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Melfort, Saskatchewan, Canada
I am a lawyer in Melfort, Saskatchewan, Canada who enjoys reading, especially mysteries. Since 2000 I have been writing personal book reviews. This blog includes my reviews, information on and interviews with authors and descriptions of mystery bookstores I have visited. I strive to review all Saskatchewan mysteries. Other Canadian mysteries are listed under the Rest of Canada. As a lawyer I am always interested in legal mysteries. I have a separate page for legal mysteries. Occasionally my reviews of legal mysteries comment on the legal reality of the mystery. You can follow the progression of my favourite authors with up to 15 reviews. Each year I select my favourites in "Bill's Best of ----". As well as current reviews I am posting reviews from 2000 to 2011. Below my most recent couple of posts are the posts of Saskatchewan mysteries I have reviewed alphabetically by author. If you only want a sentence or two description of the book and my recommendation when deciding whether to read the book look at the bold portion of the review. If you would like to email me the link to my email is on the profile page.

Sunday, February 16, 2014

Lineup by Liad Shoham translated by Sara Kitai

Lineup by Liad Shoham translated by Sara Kitai – Adi Regev, living in an apartment building in north Tel Aviv, is raped just outside her home. Her parents persuade her to report the attack to the police.

Amit Galidi, a young ambitious reporter, for a local daily paper is late to the story and is under extreme pressure from his editor, Dori Engel, to find new information about the crime.

Following the traditional tabloid press approach to crime Engel has his paper howling for the rapist to be swiftly arrested and convicted and sent away for a long jail term.

Regev’s father, Yaron, worried about her, spends much of each night outside her home to ensure she is safe. A few nights later he sees a man who looks to be “scouting the area” and then ducks behind a car. When he runs away Yaron is convinced he is the rapist. Yaron follows him to his residence and manages to get a photo.

Yaron turns his information over to Eli Nachum, a veteran detective, who is in a career lull and sees the case as a way to regain status as a leading investigator.

The Tel Aviv police arrest Ziv Nevo at the apartment Yaron identified. Sure he has the rapist in custody Nachum aggressively questions Nevo.

Without giving particulars Nachum acts unethically in his zeal to get the rapist. The end justifies the means. Details that contradict Nevo being the rapist are ignored.

Galit Lavie is the prosecutor assigned to handle the case. Thankfully she acts more ethically than the police.

The problem is that Nevo did not rape Regev. The police are completely certain of guilt and completely wrong.

The problems and complications of jumping to the wrong conclusion fill the rest of the book. While not glad the police acted improperly I did appreciate reading a book where there are consequences for police and society when police do not follow the rules involving criminal investigations.

The police and prosecutors of Israel are just as reluctant as their North American counterparts to face they are wrong.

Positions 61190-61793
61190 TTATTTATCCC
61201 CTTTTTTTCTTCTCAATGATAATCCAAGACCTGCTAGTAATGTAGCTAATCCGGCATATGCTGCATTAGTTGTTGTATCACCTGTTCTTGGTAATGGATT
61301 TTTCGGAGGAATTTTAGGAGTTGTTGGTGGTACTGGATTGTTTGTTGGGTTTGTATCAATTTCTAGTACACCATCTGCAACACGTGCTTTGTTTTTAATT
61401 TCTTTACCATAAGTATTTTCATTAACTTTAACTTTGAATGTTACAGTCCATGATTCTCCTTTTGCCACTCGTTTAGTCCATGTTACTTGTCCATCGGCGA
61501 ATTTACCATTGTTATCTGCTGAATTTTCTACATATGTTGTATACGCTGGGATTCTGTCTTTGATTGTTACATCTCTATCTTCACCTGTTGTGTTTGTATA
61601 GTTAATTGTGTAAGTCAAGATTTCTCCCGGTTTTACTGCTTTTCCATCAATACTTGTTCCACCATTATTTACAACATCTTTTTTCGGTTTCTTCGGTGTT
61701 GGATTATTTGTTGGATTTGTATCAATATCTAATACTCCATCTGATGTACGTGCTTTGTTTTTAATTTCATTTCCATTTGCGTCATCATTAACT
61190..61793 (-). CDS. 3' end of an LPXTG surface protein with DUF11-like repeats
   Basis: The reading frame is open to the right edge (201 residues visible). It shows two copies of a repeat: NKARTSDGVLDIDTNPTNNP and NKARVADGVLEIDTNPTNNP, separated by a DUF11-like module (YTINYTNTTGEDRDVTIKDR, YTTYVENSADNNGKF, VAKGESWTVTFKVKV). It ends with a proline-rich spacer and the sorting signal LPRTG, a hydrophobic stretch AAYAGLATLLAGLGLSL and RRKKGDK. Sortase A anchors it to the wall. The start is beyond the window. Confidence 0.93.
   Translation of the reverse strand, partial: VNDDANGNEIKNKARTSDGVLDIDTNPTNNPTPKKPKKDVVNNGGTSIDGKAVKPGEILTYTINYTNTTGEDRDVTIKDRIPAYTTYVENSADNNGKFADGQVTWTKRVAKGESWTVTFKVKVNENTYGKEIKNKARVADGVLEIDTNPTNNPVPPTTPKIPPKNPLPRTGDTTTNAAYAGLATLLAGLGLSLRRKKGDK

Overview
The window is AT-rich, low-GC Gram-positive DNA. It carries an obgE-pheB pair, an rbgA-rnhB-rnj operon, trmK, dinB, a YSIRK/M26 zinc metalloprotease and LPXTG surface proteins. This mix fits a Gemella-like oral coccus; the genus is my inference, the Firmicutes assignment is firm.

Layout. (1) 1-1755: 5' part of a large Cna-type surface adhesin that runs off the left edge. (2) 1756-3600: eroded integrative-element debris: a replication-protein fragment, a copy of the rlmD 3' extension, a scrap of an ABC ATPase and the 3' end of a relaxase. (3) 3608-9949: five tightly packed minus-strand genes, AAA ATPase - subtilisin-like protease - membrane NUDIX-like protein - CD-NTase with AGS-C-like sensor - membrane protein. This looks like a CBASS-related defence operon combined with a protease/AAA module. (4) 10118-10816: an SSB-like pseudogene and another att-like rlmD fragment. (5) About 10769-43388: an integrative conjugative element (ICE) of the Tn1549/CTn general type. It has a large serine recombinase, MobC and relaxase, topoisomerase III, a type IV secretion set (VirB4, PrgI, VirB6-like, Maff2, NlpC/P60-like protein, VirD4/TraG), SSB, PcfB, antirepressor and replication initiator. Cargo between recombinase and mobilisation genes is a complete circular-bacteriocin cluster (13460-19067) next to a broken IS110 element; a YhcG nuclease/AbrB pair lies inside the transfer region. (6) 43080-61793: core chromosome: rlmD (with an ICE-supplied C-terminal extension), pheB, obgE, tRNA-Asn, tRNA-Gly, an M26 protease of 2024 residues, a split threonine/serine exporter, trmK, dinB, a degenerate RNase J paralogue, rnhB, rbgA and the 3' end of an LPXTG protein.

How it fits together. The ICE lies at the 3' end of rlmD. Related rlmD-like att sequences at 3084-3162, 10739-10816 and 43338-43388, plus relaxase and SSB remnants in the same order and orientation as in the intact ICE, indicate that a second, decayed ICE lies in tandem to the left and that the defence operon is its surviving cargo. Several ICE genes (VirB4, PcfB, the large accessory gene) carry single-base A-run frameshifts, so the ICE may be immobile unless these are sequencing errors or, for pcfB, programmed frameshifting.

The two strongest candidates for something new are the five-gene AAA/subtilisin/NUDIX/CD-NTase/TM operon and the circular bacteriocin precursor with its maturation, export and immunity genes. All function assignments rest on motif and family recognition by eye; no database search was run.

After reading I Am Pilgrim with its big themes involving terrorism Lineup was an almost startling change. It deals with the issues of individuals. While the reasons the police got the wrong man involve important societal issues the book is about the people involved in the fiasco.

The book is a strong police procedural but I did not find it a great book. It was a very good book. It is meant to be read when you are ready for a change from the police can do anything because they get the right man mysteries that are so common.

I regret that I did not really learn much about Israel through reading the book. Essentially the book could have been set in any large city in the Western world.

The cover states the author is “Israel’s leading crime writer and a practising attorney” with Lineup his 6th book. It is the first to be published in the United States. I thought the translation was excellent.
Readers looking for a solid police procedural which happens to be set outside the traditional Western countries will enjoy Lineup. (Feb. 15/14)


  1. Bill - Like you, I prefer mysteries with a distinctive sense of place. That said though, this does sound like a solid police procedural that addresses issues at a human level. And that's where issues have their most profound impact. I think that's why I like best mysteries that address issues that way. Thanks for a fine review.

    1. Margot: Thanks for the comment. The book does not preach but lets readers think for themselves.

  2. Bill, doesn't Adi Regev get to identify the man in police custody? I guess if she did, there wouldn't be much of a story left. Wrongful arrests and convictions are as disturbing to read about in fiction as they are in real life and probably the worst form of miscarriage of justice.

    1. Prashant: Good question but I think the answer would tell too much of the story. If you get a chance to read the book I am sure you will understand.

  3. Interesting premise, and as you say, always good to discuss these matters. Thanks for a thought-provoking review.

    1. Moira: Thanks for the comment. The author said he was inspired by a real life case in Israel.

  4. This sounds like a police procedural worth trying, but it is a shame that you don't get a sense of the setting.

    1. TracyK: Thanks for the comment. I am hoping to learn more of Tel Aviv from another mystery I am reading set there.